Recent studies conducted by the Points of Light Network show that 75 percent of volunteers report gaining interpersonal skills as well as communication, organizational and management skills.
Not only does volunteering help with potential employment, volunteering also serves as a platform to develop social networks and form valuable ties within the community. These vital connections provide an opportunity to meet potential employers and/or those who may know of an organization that has an unadvertised job opening.
In returning to the paid workforce after some time away, a volunteer’s activities show that he or she has remained sharp and involved. If you want to change careers, it may be your volunteer work that tells a prospective employer that you’re worth the risk, even if your previous employment history is in some other field.
When looking for a job, your resume gets your foot in the door. One way to capture the interest of an employer is to show that you are an involved citizen — someone who works to make the community a better place in which to live. It is essential that you include your volunteer work on your resume. When preparing it, include a “Community Service” or “Volunteer Work” section. List highlights of your volunteering activities — show that you have breadth of interests, flexibility, energy, the will to improve your community — these attributes enhance your potential to be an asset to your new employer.
PwC’s Private Company Trendsetter Barometer tracks the business issues and standard industry practices of leading, privately held US businesses. It incorporates the views of 256 chief executive officers (CEOs/CFOs):140 from companies in the product sector and 116 in the service sector, averaging $294.2 million in enterprise revenue/sales, and including large, $300M-plus private companies.
Nearly two-thirds (63%) of private-company executives surveyed for PwC US’s Private Company Trendsetter Barometer say they’re optimistic about the US economy’s prospects over the next 12 months. This is the highest level of confidence that Trendsetter chief executives have shown about the US economy since the second quarter of 2007 (when their confidence level was 64%) and up 24 points from the third quarter of 2010. Meanwhile, optimism in the global economy also rose, with 56% of private companies that have an international presence expressing their confidence in global economic growth, compared with 43% in the previous quarter.
“The positive momentum we have seen over the last several months among leading private companies continues to build,” says Ken Esch, a partner with PwC’s Private Company Services practice. “Throughout the recession they’ve managed costs and paid down debt, which has allowed them to strengthen balance sheets and preserve bottom-line growth. Now private companies are starting to see increasing demand for their products and services, leading to topline growth.”
Optimism about the US and global economies carried over to Trendsetter executives’ confidence about own-company growth prospects – 83% forecast positive own-company growth, up from 75% last quarter, with 40% projecting double-digit revenue growth and 43% projecting single-digit growth. The forecasted average growth rate among private companies overall stabilized, with a 9.8% average growth rate forecasted for own-company revenues over the next 12 months, similar to the 9.7% growth rate that private companies forecasted the previous quarter. Within the larger group, however, there was a jump in the forecasted average growth rate of domestic-only private companies (up from 7.7% to 9.8%), pulling them even with their international peers. The increase was due primarily to bullishness among domestic-only service firms.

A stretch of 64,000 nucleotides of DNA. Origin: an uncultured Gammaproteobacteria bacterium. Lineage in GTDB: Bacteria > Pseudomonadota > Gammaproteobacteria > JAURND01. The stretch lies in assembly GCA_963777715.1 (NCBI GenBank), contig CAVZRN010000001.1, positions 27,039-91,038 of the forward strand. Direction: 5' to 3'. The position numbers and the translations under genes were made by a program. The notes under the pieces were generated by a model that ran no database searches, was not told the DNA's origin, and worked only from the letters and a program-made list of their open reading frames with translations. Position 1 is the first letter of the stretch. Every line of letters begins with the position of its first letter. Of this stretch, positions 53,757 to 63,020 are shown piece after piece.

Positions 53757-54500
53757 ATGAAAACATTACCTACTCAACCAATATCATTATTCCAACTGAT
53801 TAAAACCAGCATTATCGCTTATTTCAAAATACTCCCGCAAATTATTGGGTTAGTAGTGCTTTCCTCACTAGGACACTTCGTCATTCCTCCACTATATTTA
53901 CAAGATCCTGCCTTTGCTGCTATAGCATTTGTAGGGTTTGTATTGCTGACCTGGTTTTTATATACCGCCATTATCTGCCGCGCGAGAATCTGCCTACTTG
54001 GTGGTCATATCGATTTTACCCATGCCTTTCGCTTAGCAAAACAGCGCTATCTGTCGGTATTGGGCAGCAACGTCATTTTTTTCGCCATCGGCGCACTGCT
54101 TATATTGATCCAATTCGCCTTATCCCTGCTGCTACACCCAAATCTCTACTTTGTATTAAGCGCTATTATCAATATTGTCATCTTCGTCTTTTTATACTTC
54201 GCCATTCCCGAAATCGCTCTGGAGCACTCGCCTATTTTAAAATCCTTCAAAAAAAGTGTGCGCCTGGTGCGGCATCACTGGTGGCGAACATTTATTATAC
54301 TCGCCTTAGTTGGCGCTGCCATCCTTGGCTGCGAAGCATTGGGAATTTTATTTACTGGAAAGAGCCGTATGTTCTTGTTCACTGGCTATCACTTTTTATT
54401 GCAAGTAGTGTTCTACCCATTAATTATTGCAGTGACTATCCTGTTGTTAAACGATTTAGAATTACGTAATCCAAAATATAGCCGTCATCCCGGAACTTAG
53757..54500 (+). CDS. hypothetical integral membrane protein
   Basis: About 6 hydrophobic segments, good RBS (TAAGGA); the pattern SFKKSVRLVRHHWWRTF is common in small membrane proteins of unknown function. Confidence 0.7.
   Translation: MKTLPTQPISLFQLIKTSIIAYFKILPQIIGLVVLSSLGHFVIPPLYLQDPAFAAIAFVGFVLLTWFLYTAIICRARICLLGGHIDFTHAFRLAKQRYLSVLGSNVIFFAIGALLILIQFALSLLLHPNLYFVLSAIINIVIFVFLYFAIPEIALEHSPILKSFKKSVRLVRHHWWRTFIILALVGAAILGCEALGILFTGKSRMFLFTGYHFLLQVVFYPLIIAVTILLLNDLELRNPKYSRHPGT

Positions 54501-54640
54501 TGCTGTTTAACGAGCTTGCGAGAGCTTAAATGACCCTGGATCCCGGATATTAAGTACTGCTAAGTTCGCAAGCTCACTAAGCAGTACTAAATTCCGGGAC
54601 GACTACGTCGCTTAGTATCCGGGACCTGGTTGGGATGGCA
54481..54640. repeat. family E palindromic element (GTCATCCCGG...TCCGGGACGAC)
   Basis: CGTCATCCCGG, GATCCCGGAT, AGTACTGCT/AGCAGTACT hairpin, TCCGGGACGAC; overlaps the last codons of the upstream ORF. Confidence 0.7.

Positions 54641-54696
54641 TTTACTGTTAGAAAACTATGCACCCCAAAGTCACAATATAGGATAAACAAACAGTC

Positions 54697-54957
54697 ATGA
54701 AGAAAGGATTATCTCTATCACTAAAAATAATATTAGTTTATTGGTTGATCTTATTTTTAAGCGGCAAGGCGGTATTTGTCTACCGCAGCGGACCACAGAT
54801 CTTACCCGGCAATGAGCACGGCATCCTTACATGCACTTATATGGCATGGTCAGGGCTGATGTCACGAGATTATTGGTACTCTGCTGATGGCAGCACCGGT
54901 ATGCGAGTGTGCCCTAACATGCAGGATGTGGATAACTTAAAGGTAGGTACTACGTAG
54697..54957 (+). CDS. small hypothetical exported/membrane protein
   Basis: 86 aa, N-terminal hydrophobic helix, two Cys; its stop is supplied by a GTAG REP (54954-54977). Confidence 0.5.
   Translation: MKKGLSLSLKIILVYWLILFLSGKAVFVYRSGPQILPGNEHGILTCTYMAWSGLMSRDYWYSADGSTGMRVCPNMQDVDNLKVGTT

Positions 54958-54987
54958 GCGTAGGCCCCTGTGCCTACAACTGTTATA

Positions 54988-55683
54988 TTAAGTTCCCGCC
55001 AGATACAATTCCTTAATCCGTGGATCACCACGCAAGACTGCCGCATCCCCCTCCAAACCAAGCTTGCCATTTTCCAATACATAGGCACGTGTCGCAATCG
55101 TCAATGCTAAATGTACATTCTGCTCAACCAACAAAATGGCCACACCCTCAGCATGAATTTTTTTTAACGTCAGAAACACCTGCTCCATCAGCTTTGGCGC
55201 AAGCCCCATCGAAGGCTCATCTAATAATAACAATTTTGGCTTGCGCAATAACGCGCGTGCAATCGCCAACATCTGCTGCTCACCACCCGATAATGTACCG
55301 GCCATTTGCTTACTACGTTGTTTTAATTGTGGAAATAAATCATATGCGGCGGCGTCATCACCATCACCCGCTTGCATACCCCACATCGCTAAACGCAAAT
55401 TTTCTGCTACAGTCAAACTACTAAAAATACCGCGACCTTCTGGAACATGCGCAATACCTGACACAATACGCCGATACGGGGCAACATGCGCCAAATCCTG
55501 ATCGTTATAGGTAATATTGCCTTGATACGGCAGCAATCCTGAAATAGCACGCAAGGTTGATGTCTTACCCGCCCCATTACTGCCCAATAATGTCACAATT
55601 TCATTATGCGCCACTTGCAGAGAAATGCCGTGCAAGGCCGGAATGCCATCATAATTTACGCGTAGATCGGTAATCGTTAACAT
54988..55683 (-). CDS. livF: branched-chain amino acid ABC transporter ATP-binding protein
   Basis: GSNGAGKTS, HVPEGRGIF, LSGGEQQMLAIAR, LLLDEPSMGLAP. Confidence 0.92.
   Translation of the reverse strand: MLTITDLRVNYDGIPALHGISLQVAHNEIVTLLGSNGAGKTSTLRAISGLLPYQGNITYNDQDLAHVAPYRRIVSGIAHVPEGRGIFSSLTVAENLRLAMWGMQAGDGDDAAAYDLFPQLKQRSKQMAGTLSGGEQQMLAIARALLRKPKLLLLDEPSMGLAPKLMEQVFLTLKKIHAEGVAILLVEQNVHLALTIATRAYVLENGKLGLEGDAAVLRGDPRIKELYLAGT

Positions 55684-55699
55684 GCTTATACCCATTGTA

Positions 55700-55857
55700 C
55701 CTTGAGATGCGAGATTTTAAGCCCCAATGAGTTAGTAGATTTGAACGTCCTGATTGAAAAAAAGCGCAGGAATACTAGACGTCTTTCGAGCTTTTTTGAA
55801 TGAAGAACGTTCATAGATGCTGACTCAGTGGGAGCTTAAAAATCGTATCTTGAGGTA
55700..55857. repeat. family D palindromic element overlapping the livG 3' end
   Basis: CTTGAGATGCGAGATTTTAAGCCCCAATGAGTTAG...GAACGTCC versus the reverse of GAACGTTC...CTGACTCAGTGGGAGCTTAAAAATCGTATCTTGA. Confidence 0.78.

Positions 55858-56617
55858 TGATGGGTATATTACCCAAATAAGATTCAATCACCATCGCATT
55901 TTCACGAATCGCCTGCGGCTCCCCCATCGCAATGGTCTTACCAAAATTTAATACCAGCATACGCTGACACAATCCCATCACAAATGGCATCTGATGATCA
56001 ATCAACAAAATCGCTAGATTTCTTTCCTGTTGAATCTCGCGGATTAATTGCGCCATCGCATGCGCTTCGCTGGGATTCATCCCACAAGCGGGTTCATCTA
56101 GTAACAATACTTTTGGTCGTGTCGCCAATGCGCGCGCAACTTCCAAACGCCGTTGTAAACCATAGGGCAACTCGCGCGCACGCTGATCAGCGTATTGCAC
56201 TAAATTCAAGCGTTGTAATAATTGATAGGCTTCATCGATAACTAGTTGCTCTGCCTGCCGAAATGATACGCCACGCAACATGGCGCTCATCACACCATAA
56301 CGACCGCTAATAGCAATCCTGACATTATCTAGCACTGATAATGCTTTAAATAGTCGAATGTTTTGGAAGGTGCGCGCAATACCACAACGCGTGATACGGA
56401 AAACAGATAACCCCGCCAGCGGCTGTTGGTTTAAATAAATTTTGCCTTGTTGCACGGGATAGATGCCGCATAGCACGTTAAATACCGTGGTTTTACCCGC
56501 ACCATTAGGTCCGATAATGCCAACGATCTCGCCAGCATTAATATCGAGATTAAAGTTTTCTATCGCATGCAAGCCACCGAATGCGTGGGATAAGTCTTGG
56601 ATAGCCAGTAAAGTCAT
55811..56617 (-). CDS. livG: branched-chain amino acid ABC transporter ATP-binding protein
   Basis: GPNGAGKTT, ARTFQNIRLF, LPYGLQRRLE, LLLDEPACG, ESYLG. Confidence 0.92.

Service companies in general – both domestic-only and international – were significantly more confident than product firms this past quarter. The revenue-growth rate forecasted by service companies rose to an average of 12.1%, up from 10.8% in the third quarter, while product-company forecasts dropped to 7.8%, down from 9.0% percent. This is in line with service firms’ greater optimism about the US economy – 69% voiced optimism, compared with 59% of product firms.
“A year-end boost in optimism isn’t so surprising if you consider that the fourth quarter saw key market and legislative developments, including a rebound of M&A activity, a resurgent IPO market, and temporary legislative certainty provided by Congress in December,” says Esch. “The continued uptick in optimism about revenue growth among Trendsetter private companies overall is also consistent with what we’re hearing from our clients and is certainly a welcome change from previous quarters.”
More Spending in 2011: International Companies Outpace Domestic-Only Businesses
Despite similar revenue-growth forecasts among domestic-only and international private companies, those operating abroad remained ahead of their domestic-only peers in prospective spending over the next 12 months. Forty-three percent of companies with an international presence are planning major new capital investments over the next year, as are 52% of private businesses that have a presence in China, India, and Brazil. That’s in sharp contrast to the 30% of domestic-only private companies planning to make major capital investments, though this figure is up six percentage points from the third quarter.
“Cash-fortified and newly optimistic private companies are looking to put their capital to work, and so they’re going where the growth is,” says Esch. “As a result, we’re seeing them steadily build and expand their presence in booming markets like China, India, and Brazil. And while it’s true that growth in emerging markets has slowed, those markets continue to accelerate at a much faster clip than mature economies. I think that, increasingly, this is where we’ll be seeing private companies train their focus.”
Significantly, the vast majority (74%) of private companies surveyed plan to increase operational spending. Of those companies, 84% that have an international presence plan to increase operational spending. The percentage was even higher for companies with a presence in China, India, and Brazil (98%). Planned increases focus on information technology, new products/services, and sales promotion.